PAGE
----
A legal executory interest was capable of taking effect immediately on the termination of the prior estate. It was, however, necessary to wait and see if it did in fact take effect. The notorious rule in Purefoy v. Rogers, provided that no limitation could take effect as a legal executory interest, if it was capable of taking effect as a common law remainder.
This wait and see principle applied both to legal executory interests and to interests under wills. It compelled “wait and see” in relation to whether future interest might be capable of taking effect immediately after a prior interest. A further effect was that where there was an interest in favour of a class, the class could close arbitrarily early, leaving some class member arbitrarily excluded.
In this case, the use / trust device did not automatically validate the future interest. This created the absurdity that the more flexible rule was not available, if the interest was capable of taking effect immediately on termination of a prior common law interest. The common law wait and see principle could be avoided by providing for a gap, so that it could not take effect, in which case the more flexible rules were available once more
The Contingent Remainder Act abolished the above rule in Purefoy v Rogers but did so in an awkward and unclear manner.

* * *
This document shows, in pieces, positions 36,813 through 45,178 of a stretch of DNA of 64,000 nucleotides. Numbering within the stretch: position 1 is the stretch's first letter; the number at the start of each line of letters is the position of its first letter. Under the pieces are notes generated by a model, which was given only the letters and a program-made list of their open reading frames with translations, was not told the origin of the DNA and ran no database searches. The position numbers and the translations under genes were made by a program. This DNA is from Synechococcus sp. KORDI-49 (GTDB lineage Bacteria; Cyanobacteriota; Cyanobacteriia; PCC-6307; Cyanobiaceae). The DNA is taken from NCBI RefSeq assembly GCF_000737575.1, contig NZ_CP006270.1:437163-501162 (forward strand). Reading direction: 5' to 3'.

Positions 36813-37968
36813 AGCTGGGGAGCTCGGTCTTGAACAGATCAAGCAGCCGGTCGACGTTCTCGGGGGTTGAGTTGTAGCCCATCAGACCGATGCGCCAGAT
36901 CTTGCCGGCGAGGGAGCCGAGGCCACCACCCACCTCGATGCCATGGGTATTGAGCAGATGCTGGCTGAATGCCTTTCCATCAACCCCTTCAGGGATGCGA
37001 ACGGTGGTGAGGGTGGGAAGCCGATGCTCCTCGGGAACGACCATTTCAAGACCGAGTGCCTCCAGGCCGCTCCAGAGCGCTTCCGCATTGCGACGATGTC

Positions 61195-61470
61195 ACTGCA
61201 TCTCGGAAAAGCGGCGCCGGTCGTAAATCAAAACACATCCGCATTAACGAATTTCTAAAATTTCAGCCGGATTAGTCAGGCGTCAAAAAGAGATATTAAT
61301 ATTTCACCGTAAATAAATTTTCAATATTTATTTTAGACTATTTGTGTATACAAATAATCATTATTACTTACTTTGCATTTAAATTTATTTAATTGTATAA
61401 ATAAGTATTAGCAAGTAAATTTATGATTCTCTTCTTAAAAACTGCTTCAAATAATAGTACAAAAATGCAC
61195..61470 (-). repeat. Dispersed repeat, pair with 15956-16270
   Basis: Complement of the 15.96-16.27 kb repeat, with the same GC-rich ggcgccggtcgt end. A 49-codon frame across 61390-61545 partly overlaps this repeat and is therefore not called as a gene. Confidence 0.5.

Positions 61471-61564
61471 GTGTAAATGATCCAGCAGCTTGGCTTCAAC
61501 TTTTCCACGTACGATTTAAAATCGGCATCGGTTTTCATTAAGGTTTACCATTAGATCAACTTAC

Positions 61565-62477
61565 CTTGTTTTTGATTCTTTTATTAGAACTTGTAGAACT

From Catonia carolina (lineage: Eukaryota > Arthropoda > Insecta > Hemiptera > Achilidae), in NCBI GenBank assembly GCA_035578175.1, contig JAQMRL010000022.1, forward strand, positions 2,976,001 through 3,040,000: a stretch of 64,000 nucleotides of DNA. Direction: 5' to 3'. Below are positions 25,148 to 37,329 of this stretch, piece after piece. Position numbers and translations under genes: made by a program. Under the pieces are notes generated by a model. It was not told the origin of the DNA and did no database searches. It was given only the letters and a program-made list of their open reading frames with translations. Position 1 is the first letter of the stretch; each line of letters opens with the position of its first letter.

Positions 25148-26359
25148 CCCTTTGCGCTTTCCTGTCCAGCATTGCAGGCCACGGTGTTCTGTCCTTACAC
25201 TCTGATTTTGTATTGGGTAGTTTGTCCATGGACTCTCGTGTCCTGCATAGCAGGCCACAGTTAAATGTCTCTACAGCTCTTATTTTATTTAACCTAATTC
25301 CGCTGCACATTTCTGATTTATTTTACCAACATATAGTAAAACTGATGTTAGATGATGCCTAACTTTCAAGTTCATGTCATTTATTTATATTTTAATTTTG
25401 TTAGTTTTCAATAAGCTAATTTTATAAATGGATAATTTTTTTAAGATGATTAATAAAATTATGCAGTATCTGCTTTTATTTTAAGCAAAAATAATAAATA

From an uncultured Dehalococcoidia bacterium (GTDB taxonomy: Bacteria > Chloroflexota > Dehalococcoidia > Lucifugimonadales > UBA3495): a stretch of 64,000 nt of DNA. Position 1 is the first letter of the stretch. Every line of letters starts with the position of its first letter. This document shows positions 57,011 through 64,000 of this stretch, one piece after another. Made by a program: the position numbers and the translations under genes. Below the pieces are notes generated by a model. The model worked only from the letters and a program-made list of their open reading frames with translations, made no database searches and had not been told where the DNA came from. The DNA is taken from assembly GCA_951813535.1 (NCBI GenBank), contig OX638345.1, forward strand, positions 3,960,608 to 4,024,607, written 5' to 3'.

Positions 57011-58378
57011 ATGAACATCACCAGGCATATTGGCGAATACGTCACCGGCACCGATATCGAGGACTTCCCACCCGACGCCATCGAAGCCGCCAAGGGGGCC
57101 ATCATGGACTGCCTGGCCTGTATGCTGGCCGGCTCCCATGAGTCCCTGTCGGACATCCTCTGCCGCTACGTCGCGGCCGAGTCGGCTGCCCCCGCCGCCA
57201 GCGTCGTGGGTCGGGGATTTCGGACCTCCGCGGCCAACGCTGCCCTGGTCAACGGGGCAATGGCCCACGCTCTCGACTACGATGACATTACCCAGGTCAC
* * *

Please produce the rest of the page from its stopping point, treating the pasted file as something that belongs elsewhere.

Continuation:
The 2009 land law reforms has abolished all the common law future interests rules retrospectively.
All rights under wills take effect as equitable interests since 1959. Prior to that, freehold unregistered estates could vest directly in the heir / beneficiary. Therefore the legal estate is initially held by the personal representative in trust for the persons entitled.
Where assets are given in a will to a person on attaining a certain age, and the gift over is made if he does not attain the age, the primary gift is interpreted as being vested and not contingent. It is liable to being divested if the person dies before the relevant age.
Gifts which arise after determinable and conditional fee interests, were permissible at common law, notwithstanding the rule against perpetuities.
Common Law Rules Abolished
The 2009 act abolished both common law rules in relation to future interests and the rules against perpetuities, which applied to executory interests (equitable interests converted under the Statute of Uses). The rules were abolished retrospectively. The abolition did not apply, if before commencement of the legislation, in reliance on the interest being invalid by virtue of any of the abolished rules, property has been distributed or otherwise dealt with, or a person has done anything or omitted to do something which materially altered that person’s position to his detriment after the legislation commenced.